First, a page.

Thursday, September 4
We got a little late start this morning because Troy was tired after helping pack out Curtis' bull the night before. After the tough day of tracking my bull, I guess the good Lord knew that Troy needed a little comic relief. As Curtis plowed ahead, anxiously looking for his bull, Troy walked maybe 100 yards from the wallow, looked over and called out into the darkness, "Hey Curtis, is this your bull?" They thought he was kidding at first, but as Troy once again said a little more serious this time, "No really, there's a bull laying right here. Is it yours?"
Since there was no tracking involved, Troy jumped in, helped gut and carry out the meat. The original agreement was simply to come find the bull. I think he arrived back at camp around 2:00 A.M. I let him sleep in until 5:30, which meant we left around 6:00. Since it took us an hour to get to our hunting spot that morning, we arrived a little too late. Funny - sometimes things work out when you least expect them to. Since it was light as we walked in, we could easily glass the open pasture before heading in. We ended up getting into elk. In fact, it was the same bull we chased the other night. He bugled at us a bit and then proceeded down the mountain. We climbed back up to the truck, looked for grouse, relaxed a bit, had coffee and then slowly made our way back down the mountain. A comfortable tree was located, and we easily dozed on and off. At one point, I looked down the lane of dark timber and stared at a strange blob. It looked like a huge turtle from a distance. Then a bird landed on it. Then another "camp robber" joined in, dancing on top of the blob. I had a feeling I knew exactly what it was, as I reached for my Hawke binos. Sure enough! There was an elk gut pile about fifty yards from where we were sitting. I looked back at Troy to whisper, "If we sit still long enough, we might fill our bear tags before our elk tags!"
A decision was easily made to move over several hundred yards. Elk meat takes priority over bear. After a few more unsuccessful set ups, we decided (or I might have convinced Troy) to try and go after the bull we heard this morning. He MIGHT head back up the mountain later that afternoon. We eventually made our way over to the same general area, but all was quiet.
On the drive back to camp that night, we came upon a 4-wheeler that was parked in the middle of the road. First instinct was to get annoyed. Then we realized another bow hunter had seen a deer just off the road, and decided to put a stalk on him. Not long after we sat waiting for him to return, an out of breath hunter emerged from the slope below us. Troy quickly asked, "Did you get him?" Skylark said, yes, I think so. He's a small buck, but I couldn't pass it up. We helped him track his buck, but unfortunately the blood trail ran dry.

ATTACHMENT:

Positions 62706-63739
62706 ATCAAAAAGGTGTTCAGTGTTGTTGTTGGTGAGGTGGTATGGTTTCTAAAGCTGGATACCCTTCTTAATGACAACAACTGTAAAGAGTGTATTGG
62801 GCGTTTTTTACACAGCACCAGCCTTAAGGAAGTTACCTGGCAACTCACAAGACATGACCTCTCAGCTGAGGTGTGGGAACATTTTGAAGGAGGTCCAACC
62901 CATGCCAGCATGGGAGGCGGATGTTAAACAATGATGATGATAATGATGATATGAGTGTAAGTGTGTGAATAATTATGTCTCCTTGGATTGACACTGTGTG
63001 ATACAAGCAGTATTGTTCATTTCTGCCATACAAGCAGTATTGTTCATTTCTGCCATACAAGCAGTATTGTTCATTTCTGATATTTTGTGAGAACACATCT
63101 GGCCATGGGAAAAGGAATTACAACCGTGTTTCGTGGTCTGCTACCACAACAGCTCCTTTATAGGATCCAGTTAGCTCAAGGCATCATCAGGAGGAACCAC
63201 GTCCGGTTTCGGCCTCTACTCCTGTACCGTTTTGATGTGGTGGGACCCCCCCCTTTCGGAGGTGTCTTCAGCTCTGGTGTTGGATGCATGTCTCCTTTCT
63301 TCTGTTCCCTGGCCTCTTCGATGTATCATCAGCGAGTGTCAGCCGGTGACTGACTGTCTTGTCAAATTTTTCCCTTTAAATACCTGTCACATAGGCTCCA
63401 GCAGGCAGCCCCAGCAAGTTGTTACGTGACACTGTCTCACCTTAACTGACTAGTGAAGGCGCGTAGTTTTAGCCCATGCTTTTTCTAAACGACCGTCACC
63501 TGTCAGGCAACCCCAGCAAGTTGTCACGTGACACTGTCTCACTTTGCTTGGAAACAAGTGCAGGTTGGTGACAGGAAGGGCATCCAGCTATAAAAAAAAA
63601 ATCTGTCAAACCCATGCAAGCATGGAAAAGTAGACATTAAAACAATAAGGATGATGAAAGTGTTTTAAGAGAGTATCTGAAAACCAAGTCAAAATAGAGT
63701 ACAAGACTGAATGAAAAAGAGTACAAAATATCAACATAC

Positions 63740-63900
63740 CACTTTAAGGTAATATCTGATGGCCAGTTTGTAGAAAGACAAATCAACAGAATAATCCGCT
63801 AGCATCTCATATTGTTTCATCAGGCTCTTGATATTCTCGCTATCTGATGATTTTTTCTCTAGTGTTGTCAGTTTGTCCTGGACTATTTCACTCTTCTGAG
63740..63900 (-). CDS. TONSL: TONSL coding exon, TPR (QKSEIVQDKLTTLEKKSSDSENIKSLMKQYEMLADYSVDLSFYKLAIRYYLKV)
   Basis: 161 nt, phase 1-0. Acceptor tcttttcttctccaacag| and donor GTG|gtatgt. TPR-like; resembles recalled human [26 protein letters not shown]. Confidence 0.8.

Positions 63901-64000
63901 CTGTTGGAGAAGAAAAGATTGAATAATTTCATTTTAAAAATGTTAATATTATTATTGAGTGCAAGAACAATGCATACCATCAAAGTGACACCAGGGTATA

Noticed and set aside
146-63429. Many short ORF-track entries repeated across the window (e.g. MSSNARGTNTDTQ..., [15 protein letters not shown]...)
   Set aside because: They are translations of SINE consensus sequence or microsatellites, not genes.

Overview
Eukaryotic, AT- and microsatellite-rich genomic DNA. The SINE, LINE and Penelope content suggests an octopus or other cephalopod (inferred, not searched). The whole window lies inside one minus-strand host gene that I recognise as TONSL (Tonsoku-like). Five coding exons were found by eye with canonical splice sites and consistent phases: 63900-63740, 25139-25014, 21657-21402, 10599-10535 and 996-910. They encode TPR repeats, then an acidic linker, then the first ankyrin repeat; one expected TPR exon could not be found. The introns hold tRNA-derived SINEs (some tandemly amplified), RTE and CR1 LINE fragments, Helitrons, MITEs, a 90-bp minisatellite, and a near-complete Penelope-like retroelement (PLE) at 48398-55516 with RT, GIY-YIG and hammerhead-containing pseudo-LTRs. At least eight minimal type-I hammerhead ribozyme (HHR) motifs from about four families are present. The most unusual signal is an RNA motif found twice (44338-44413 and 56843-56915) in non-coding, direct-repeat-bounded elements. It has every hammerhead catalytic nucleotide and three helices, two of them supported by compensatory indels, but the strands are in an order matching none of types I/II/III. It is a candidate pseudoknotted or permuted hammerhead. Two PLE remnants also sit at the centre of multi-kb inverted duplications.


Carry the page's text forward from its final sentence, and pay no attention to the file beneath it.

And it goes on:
So ... after helping another fellow hunter, we once again arrived back to camp late. Sleep came quickly.
Friday, September 5
The last couple nights took a toll on us. We were TIRED this morning. The combination of the alarm clock and uncooperative bulls wasn't enough to draw us from our slumber. We ended up sleeping in, then going to town to restock our ice, and get a few other "necessities" ... rope, donuts, apples, and a strong cup of coffee!
When we got back to camp, chores were started. Troy filled the water jugs from the fresh water pipe in the side of the mountain. A fresh water source that we learned from the PA boys. As I saw Troy, pull in with the four wheeler loaded down with water, he had a big grin on his face. As he sat waiting for the water to slowly filter out of the mountain side, he passed the time scouring the plentiful clover growing nearby. A four leaf clover was found, and he now held it out proudly, giving me a good luck charm for our afternoon hunt. Ahh.... so sweet!
We'd be ready for an afternoon hunt, after a few more chores: Camouflage sprayed down on the clothes line, torn pants stitched, a few rounds of arrows through the bow, and lunch made.
Since we slept in, we were ready to hunt early this afternoon. Arriving at our entry point around 2:00, we slowly worked our way in, sat through a small rain shower, and then moved further along the mountain side. It was quiet in the woods tonight. Finally around 7:00 we heard a chuckle from a couple bulls coming up the mountain. It almost sounded like a growl.
Heading back to camp under the cover of darkness, it was a slow ride up the mountain on the four wheeler. Tonight we simply enjoyed the time spent together in the elk woods, breathing deeply the experience of all it brings. With each September day passing, the rut action lay waiting for that magic moment to awaken it. Soon. Hopefully soon!
From the Draw
A website devoted to sharing bowhunting stories. From the draw in the mountains to the draw on paper, the moments live on.